9

05/17

General news

“Today's planning of health services in treatment cases will help to manage specialized healthcare costs, at the same time the strategic purchase of health insurance must develop more in order to better value the comprehensive treatment process and its results,” says  the Chairman of the Management Board of the Estonian Health Insurance Fund, Tanel Ross.

The mission of the Estonian Health Insurance Fund is to ensure the availability of healthcare, discount medicinal products, other benefits, and the sustainability of the health insurance system. This means that every day difficult choices must be made - the demand for healthcare services exceeds the possibilities to pay for it both in Estonia, elsewhere in Europe, and also in North America, Canada, and Australia.

Broadly speaking, two models are in use today in Estonia in terms of how healthcare services necessary for people are purchased - family physicians are remunerated on the capitation fee basis (a family physician receives a flat fee for each person included on the family physician’s list) and specialized medical care is purchased by treatment cases. This means that the Health Insurance Fund will buy from hospitals a specified number of treatment cases by specialty in the agreed volumes. Both models are widely used internationally.

However, there is no perfect model, and with the changing needs of society, the strategic purchase of health insurance has to evolve as well. Limited financial resources, the ever-increasing treatment options and the number of older patients and patients with chronic diseases forces us to consider how better to organize a coordinated movement of the patient in the healthcare system. It is important for a person to go to the right doctor at the right time, and that the diagnosis and treatment of diseases would be carried out in cooperation with all parties in order to achieve the best results.  Results would be even better if a disease can be prevented in a timely fashion with effective and evidence-based methods.  Prevention methods require significant attention.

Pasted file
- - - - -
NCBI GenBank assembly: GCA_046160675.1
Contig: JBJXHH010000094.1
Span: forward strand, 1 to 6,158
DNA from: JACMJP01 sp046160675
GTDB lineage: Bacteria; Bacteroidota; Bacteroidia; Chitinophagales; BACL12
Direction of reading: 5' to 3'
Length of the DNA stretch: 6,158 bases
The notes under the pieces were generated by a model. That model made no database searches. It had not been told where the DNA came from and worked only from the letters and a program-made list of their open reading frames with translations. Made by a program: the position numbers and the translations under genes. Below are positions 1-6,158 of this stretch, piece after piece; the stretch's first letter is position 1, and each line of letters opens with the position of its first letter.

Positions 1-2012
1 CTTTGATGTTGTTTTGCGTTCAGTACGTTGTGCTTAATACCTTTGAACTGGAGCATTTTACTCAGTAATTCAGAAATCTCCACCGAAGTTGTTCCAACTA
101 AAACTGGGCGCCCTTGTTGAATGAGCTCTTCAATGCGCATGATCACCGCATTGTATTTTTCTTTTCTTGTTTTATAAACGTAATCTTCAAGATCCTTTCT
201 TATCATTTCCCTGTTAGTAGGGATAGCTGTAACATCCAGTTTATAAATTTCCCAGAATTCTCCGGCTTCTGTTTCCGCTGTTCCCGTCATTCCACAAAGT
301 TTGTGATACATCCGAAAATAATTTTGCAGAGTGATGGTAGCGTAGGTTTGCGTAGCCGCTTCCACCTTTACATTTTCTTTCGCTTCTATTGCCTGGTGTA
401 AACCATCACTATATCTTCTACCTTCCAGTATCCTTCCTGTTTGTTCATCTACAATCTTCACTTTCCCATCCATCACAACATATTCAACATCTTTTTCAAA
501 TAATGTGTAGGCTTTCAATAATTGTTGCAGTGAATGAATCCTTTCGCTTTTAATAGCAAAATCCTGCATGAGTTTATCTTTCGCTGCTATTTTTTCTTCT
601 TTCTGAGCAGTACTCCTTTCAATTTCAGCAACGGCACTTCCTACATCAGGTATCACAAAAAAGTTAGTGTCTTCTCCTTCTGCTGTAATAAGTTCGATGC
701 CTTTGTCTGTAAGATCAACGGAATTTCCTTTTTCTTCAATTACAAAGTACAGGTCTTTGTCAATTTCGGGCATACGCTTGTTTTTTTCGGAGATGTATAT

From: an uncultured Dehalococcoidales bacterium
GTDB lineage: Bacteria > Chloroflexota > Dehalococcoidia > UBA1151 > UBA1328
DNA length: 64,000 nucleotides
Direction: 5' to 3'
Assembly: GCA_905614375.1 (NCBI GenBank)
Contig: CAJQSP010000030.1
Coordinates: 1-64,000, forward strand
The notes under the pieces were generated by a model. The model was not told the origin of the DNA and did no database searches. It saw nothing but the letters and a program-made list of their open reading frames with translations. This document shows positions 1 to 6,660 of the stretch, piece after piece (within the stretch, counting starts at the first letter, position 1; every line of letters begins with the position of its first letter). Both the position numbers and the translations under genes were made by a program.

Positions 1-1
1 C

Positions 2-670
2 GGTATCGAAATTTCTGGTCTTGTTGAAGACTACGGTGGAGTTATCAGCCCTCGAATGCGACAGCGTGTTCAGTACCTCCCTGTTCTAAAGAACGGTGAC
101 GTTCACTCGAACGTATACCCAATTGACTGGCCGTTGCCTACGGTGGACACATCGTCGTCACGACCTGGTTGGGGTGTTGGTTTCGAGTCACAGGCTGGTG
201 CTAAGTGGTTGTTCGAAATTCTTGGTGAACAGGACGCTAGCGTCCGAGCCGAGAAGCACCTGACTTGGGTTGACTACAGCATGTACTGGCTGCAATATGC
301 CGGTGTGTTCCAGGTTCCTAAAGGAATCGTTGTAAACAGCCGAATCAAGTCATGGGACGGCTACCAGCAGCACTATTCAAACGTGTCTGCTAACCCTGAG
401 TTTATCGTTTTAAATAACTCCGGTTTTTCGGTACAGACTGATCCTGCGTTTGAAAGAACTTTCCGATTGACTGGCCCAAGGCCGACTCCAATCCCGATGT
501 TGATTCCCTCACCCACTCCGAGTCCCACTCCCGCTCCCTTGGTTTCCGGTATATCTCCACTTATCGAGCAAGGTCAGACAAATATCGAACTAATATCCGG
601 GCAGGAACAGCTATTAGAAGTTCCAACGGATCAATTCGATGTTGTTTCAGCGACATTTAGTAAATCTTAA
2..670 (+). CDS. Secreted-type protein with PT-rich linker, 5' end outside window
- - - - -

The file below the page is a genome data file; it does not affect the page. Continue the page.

On the other hand, it should be emphasized that, although the current “piecemeal” purchase of specialized medical care has received criticism because such a model is more focused on one case rather than the cross-treatment type comprehensive approach to the treatment process of the patient, the treatment case based purchase is also our strength. The Estonian healthcare system is considered to be very effective. A prerequisite of a well-functioning and efficient system is that we are able to track and predict trends in the provision of medical services and to use that knowledge when assessing the need for services and in planning the commission of the Health Insurance Fund. The detailed list of services and the purchase of specialized medical services based on treatment cases allows us to take account for the uniqueness of each medical specialty and to make binding agreements with healthcare institutions in terms of the volumes of services provided to patients. The exact analysis and planning mechanism that has been in use for a long time ensures transparency and creates favorable conditions for further development of the system so as to provide more support and cooperation among the parties of the healthcare system, and to focus more high-quality treatment results in remuneration for the services.

Many significant steps have already been taken for moving toward this goal. International analyses show that the healthcare systems that are developed around strong primary medical care methods are more effective. In such countries, the results are better in the general health outcomes of the population, moreover, in these countries patients give higher evaluations to the healthcare system, and to the availability of services. Therefore, increasing the opportunities for primary care and supporting the ever-increasing role of general practice has been an important goal.